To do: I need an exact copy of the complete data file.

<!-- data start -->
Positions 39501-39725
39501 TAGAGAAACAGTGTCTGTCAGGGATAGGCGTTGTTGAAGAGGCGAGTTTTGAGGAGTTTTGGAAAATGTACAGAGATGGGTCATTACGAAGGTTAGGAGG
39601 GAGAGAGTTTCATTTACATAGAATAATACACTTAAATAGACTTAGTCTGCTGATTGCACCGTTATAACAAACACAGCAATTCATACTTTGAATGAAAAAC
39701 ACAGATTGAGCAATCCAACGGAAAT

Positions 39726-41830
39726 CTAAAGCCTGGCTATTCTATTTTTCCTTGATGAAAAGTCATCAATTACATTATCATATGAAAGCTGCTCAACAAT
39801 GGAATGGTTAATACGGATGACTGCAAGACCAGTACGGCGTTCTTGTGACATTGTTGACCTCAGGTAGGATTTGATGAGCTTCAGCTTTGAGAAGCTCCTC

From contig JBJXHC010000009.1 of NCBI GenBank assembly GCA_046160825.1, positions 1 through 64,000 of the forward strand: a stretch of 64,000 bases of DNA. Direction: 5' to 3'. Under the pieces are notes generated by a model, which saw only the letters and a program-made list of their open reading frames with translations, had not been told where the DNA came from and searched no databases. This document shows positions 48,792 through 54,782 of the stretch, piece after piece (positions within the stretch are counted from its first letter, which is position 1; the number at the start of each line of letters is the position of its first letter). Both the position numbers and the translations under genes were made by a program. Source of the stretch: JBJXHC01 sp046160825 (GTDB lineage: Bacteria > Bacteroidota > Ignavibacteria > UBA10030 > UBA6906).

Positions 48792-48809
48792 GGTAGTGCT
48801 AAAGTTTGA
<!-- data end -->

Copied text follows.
Positions 39501-39725
39501 TAGAGAAACAGTGTCTGTCAGGGATAGGCGTTGTTGAAGAGGCGAGTTTTGAGGAGTTTTGGAAAATGTACAGAGATGGGTCATTACGAAGGTTAGGAGG
39601 GAGAGAGTTTCATTTACATAGAATAATACACTTAAATAGACTTAGTCTGCTGATTGCACCGTTATAACAAACACAGCAATTCATACTTTGAATGAAAAAC
39701 ACAGATTGAGCAATCCAACGGAAAT

Positions 39726-41830
39726 CTAAAGCCTGGCTATTCTATTTTTCCTTGATGAAAAGTCATCAATTACATTATCATATGAAAGCTGCTCAACAAT
39801 GGAATGGTTAATACGGATGACTGCAAGACCAGTACGGCGTTCTTGTGACATTGTTGACCTCAGGTAGGATTTGATGAGCTTCAGCTTTGAGAAGCTCCTC

From contig JBJXHC010000009.1 of NCBI GenBank assembly GCA_046160825.1, positions 1 through 64,000 of the forward strand: a stretch of 64,000 bases of DNA. Direction: 5' to 3'. Under the pieces are notes generated by a model, which saw only the letters and a program-made list of their open reading frames with translations, had not been told where the DNA came from and searched no databases. This document shows positions 48,792 through 54,782 of the stretch, piece after piece (positions within the stretch are counted from its first letter, which is position 1; the number at the start of each line of letters is the position of its first letter). Both the position numbers and the translations under genes were made by a program. Source of the stretch: JBJXHC01 sp046160825 (GTDB lineage: Bacteria > Bacteroidota > Ignavibacteria > UBA10030 > UBA6906).

Positions 48792-48809
48792 GGTAGTGCT
48801 AAAGTTTGA